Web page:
endorsement

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endorsement

 [en-dors´ment]
the examination by a State Board of Nursing of the credentials of a nurse licensed in a different state, and the determination that the nurse is eligible to receive a nursing license in the second state.

endorsement

[endôrs′mənt]
Etymology: Gk, en + L, dorsum, the back
a statement of recognition of the license of a health practitioner in one state by another state. An endorsement relieves the health practitioner of the necessity of completing the full licensing procedure of the state in which practice is to be undertaken.
References in periodicals archive ?
It's a horrible idea for church ministers to endorse candidates from the pulpit because it's so inherently divisive.
They are free to issue reports and even criticize or praise politicians, but they cannot endorse candidates.
The decision whether to endorse, and whom to endorse, is a very sensitive issue for many executives.
The organization should not endorse one company to the exclusion of others unless criteria (reasonably applied) support that conclusion.
The Sierra Club's new call for population "reductions," however, endorses negative population growth, one that's below replacement-level fertility.
He has always been a strong public school advocate and did not endorse government support for private schools.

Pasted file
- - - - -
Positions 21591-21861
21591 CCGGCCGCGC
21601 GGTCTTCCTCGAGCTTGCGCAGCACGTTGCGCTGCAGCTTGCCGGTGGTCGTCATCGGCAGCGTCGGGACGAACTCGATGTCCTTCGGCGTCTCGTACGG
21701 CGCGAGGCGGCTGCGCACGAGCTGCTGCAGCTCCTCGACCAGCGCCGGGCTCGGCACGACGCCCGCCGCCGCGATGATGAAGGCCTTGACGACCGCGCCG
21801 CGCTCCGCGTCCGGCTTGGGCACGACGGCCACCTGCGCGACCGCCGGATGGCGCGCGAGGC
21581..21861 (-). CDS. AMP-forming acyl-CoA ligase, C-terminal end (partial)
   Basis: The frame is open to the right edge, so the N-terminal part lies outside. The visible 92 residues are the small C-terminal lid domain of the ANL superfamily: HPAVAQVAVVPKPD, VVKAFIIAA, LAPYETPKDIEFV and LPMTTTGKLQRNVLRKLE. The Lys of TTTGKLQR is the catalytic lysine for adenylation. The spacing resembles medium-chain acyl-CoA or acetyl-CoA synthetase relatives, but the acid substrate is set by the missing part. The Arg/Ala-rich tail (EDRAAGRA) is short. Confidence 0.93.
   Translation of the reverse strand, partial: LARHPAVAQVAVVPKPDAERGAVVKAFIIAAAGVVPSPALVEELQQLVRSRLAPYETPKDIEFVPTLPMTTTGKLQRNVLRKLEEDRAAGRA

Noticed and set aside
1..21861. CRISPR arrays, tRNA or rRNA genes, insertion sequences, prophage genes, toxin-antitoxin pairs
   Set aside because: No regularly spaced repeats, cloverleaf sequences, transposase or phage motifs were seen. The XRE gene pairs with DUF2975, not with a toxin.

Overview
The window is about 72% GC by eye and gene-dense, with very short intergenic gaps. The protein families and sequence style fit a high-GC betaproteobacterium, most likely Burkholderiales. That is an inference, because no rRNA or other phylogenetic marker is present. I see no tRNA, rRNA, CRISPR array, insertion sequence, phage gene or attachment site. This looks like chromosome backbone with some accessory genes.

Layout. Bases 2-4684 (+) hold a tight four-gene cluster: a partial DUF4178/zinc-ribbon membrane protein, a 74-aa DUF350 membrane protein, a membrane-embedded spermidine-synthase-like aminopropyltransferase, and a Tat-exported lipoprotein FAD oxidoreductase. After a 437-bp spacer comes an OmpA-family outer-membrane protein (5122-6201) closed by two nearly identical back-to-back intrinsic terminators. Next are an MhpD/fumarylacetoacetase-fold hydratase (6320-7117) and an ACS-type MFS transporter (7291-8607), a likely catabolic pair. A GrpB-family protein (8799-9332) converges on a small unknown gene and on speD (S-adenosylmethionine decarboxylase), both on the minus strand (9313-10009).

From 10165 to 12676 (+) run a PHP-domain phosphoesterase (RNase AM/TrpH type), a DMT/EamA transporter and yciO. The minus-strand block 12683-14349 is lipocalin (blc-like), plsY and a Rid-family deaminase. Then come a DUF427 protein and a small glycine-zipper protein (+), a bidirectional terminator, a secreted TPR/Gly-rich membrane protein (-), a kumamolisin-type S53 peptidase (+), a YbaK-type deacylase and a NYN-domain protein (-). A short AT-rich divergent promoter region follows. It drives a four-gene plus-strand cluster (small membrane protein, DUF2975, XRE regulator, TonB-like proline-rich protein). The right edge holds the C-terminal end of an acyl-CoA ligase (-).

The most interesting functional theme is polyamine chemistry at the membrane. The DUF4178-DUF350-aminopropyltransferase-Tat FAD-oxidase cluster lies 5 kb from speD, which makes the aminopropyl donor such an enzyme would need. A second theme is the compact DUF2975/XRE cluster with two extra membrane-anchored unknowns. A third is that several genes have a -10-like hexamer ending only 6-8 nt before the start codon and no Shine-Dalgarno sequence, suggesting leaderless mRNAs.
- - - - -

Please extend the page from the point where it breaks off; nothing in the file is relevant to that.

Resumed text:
In order to receive personalized offers for everyday consumer products, Endorse users can download the company's free mobile app for iOS and Android.
Schwarzenegger has yet to endorse a budget-overhaul measure for the ballot, but is expected to do so.
Jim Combs told the Detroit News that he never meant to endorse anyone.
Skaters whose companies deem appropriate to serve as spokespersons for certain products are certainly free to endorse any such product, however ridiculous.
The HRC board's decision to endorse D'Amato--and donate $5,000 to his campaign--was based on his incumbency and his record in the just-ended session of Congress.
One major union delegation, the International Longshoremen's and Warehousemen's Union (ILWU), dissented from the larger union consensus and introduced an amendment from the floor that would have permitted state and local entities to run and endorse candidates.